As of January 2023, overall inflation, based on the consumer price index (CPI), came in slightly above market expectations with the price index 6.4% above a year ago. Food prices remained persistently elevated at 10.1% year over year (YOY), with the dairy subcategory coming in even higher at 14% above a year ago.
If there was good news for consumers, it was that the month-to-month change between December and January was flat for dairy, on a seasonally adjusted basis. I expect prices to continue easing in the coming months following the decline already experienced in wholesale prices.
Consumers have worked through inflation with a variety of tools like shifting to store-brand foods, preparing more food at home (a pandemic tool still in the chest), and dipping into savings. The personal savings rate can be used as a measure of consumers’ ability to withstand price increases. Following unprecedentedly high savings rates early in the pandemic, savings rates have now fallen to levels not seen since 2008, suggesting that consumers have exhausted that option and will change their consumption patterns.
Butter stands out
The most dramatic impact may have been domestic butter demand, which fell 6.9% in response to record-high prices in 2022. Part of this was due to slower purchases at the grocery store, but the dip was also a shift to more at-home eating, which tends to be less heavy in butter and cream.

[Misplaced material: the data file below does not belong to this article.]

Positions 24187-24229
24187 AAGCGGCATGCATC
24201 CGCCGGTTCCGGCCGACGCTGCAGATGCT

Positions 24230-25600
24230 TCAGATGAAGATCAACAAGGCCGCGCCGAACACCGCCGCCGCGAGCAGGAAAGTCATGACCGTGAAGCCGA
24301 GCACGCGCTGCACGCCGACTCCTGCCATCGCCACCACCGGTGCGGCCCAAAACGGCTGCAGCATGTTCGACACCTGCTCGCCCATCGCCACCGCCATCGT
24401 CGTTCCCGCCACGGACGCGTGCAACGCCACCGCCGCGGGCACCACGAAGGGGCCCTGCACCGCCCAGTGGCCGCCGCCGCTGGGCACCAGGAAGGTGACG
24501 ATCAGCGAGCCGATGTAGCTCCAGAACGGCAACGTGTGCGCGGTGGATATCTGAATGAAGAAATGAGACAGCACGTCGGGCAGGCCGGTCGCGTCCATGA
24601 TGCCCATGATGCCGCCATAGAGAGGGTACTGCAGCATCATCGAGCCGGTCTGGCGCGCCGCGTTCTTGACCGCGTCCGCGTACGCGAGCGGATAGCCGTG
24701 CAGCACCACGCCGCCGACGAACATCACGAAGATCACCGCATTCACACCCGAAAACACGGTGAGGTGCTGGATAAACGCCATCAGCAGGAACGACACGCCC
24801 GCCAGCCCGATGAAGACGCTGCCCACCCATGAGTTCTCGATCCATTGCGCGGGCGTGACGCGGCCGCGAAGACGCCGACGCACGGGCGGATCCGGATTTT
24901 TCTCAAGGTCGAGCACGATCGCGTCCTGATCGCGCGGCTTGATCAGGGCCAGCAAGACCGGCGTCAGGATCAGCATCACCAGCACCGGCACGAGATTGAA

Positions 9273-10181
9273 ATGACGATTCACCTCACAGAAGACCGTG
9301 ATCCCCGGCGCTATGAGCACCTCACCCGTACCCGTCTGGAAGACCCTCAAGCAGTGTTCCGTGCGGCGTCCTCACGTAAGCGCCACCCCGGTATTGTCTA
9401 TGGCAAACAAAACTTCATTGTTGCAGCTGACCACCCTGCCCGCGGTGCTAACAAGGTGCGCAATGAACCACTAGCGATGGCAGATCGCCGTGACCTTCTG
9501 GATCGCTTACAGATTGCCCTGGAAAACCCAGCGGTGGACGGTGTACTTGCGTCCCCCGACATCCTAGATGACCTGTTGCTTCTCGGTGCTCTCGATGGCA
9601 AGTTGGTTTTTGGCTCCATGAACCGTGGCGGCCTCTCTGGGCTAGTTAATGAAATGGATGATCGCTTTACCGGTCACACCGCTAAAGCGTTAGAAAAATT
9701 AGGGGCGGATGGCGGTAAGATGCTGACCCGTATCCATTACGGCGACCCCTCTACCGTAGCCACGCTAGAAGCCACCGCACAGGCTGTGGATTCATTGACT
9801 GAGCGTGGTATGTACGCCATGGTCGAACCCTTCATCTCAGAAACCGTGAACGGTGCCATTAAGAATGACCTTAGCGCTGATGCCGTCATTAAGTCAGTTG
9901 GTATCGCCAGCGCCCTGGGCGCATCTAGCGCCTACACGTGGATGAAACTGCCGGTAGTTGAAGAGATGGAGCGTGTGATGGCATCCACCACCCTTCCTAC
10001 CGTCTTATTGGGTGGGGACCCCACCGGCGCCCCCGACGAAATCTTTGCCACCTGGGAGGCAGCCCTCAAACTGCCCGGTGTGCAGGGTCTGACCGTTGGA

Cheese fared slightly better than butter. Domestic commercial disappearance of American cheese (mostly Cheddar) in 2022 was essentially flat compared to 2021 levels. Meanwhile, other cheese types (mostly Mozzarella) were up 2.2% in 2022. Mozzarella, in pizza form, has proven resilient in challenging times.
Declining fluid milk demand was nothing new, but it showed signs of worsening with inflation. Federal order milk pooled for Class I use was down 2.7% in 2022 when compared to 2021. However, milk demand decelerated as the year went on. Demand in the first half of the year was down 1.9% YOY while the second half spiraled 3.5% lower YOY.
Combining all dairy products together into an equivalent amount of milk revealed that domestic demand was down by between 1.04 billion pounds and 2.3 billion pounds of milk in 2022 (depending on if you use a skim-solids or milkfat basis, respectively).
Weaker demand has already contributed to lower prices for dairy commodities and, in turn, milk checks. Facing recession risk in 2023, consumer demand will continue to struggle to find firm footing, especially with fewer inflation workarounds available. While demand might be more volatile, lower price tags on grocery shelves should ultimately help support domestic demand this year providing a solid base for milk prices.